Economic growth in developing countries


Economic growth is the most important means of raising people’s incomes and reducing poverty in the developing world – it creates jobs and opportunities for poor people to support their families and build more stable futures.

Many developing countries face particular challenges that make it difficult for them to stimulate and sustain economic growth. These challenges include weak institutions, high unemployment, poor infrastructure, a lack of access to financial services and unsuitable laws and regulations.

Millions of people do not own or have formal rights to the land they live and work on. This makes it difficult to plan or save for the future. The risk of losing land and property can deter people from investing, for example in irrigation for their land. It can also make it difficult for people to borrow to fund investments.

We are aiming to provide opportunities for more than 500 million people in developing countries to lift themselves out of poverty by 2015. We aim to:

  • help more than 50 million people to access savings, credit and insurance – including 18 million women
  • help half the countries in Africa benefit from freer trade
  • secure the right to land and property for more than 6 million people – including 4.5 million women


We work with governments, investors and business in developing countries to strengthen their business environment, increase their access to international markets, improve their infrastructure and give more people access to financial services.

Helping developing countries to remove barriers to trade and investment

We help developing countries to create the right conditions for growth and investment by working with their governments to create suitable economic policies, good governance and openness to trade and investment.

Helping developing countries to improve their infrastructure

We work with developing countries to improve their transport, energy and water services and supplies.

Helping people in developing countries access financial services

We work to give poor people better access to savings, credit and insurance, including support to 18 million women to access financial services like bank accounts, savings and insurance.

Stimulating private sector investment in developing countries

We work with the CDC (the UK’s bilateral development finance institution) to stimulate responsible and long-term private investment in developing countries.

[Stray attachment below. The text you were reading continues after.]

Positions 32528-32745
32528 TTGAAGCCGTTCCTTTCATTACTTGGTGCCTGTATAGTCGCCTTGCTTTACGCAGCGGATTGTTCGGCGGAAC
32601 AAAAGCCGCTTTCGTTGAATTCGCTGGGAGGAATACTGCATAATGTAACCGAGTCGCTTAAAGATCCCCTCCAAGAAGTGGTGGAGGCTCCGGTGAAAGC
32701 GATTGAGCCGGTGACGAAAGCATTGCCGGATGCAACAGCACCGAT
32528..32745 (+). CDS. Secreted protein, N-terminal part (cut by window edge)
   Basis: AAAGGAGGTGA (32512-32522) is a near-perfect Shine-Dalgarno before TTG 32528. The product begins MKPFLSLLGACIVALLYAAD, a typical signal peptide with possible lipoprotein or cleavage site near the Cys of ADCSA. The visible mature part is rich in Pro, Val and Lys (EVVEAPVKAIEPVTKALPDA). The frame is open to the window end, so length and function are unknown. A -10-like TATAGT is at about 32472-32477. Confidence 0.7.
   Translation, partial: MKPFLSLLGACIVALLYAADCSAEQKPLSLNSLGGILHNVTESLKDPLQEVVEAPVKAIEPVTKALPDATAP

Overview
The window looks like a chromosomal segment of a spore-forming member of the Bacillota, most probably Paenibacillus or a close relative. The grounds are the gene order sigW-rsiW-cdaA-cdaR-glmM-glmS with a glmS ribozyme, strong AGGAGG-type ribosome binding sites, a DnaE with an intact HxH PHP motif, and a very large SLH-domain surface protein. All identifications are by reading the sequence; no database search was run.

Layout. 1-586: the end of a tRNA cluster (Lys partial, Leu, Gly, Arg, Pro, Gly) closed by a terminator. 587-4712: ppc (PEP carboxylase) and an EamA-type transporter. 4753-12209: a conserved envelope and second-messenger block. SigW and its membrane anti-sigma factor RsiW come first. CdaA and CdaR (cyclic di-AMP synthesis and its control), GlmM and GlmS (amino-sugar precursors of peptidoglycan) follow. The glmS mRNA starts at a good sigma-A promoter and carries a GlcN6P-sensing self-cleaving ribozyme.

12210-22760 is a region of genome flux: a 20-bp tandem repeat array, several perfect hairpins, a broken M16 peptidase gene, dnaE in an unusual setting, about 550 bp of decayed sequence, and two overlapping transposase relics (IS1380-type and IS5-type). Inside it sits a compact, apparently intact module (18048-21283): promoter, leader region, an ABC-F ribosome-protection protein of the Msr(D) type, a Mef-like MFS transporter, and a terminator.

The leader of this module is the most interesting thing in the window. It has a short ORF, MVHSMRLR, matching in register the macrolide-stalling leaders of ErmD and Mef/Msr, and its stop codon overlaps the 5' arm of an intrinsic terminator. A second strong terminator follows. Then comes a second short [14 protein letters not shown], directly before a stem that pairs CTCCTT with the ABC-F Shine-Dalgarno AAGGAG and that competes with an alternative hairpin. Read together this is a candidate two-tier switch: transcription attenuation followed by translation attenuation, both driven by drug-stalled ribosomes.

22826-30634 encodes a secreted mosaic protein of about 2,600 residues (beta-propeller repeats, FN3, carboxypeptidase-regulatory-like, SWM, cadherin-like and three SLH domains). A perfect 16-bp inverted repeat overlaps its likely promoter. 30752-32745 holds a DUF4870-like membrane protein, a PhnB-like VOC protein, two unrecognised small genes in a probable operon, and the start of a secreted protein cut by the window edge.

Enabling businesses to include poor people directly

We work with developing countries to create new approaches to business that generates profits with a strong developmental impact. We work with British and European businesses, providing them with the skills and knowledge to invest profitably in developing countries and deliver development benefits to the poor.

Supporting fair and ethical business operations

We encourage and incentivise responsible business practices which enable businesses to make a more positive impact through their operations in developing countries.

We will do this by supporting:

Helping developing countries benefit from global and regional trade

We work to help developing countries benefit from global and regional trade by reducing trade costs and time, opening up global market opportunities, improving working conditions and helping countries create and sustain trading links with other economic communities.

Research evidence on promoting sustainable economic development in developing countries

We generate high quality evidence on private sector and economic growth in poor countries. We work with poor countries to help them use the evidence to find effective ways to stimulate economic growth.

Providing debt relief for developing countries

We work with international organisations to provide debt relief for developing countries.

Helping developing countries to improve their provision of basic services

We work to improve private sector provision of basic services for the poorest by helping developing country governments and the private sector providers of education, health, water and sanitation.


The government’s white paper, ‘Trade and Investment for Growth’ explained DFID’s efforts to open global market opportunities to developing countries.

In a recent speech, Secretary of State Justine Greening outlined the importance of investing in economic growth in developing countries, how DFID works in new and emerging markets and the role of business in international development. The new measures announced included:

  • a Tax Capability Unit within HMRC to provide an in-house team of tax experts dedicated to working with DFID teams in developing countries where there is a high prospect of developing their tax base
  • a Commercial Law and Justice Programme that will help to identify and remove legal constraints that add to the costs and risks of doing business in partner countries and encourage reform
  • a £51 million investment in DFID’s International Growth Centre to expand its work to Burma, Malawi, Liberia and Nigeria - the International Growth Centre provides expert, independent growth policy advice direct to governments in developing countries
  • a joint work programme with the Confederation of British Industry, industry bodies and non-governmental organisations to identify barriers to working in developing countries and how the UK government can help to remove them

In 2011 DFID published ‘The Engine of Development: The private sector and prosperity for poor people’ which set out how we intended to involve the private sector more fully in reducing poverty in developing countries.

The Debt Relief (Developing Countries) Act 2010

The Debt Relief (Developing Countries) legislation means that creditors can no longer use UK Courts of Law to pursue excessive claims against highly indebted poor countries on their historic debts.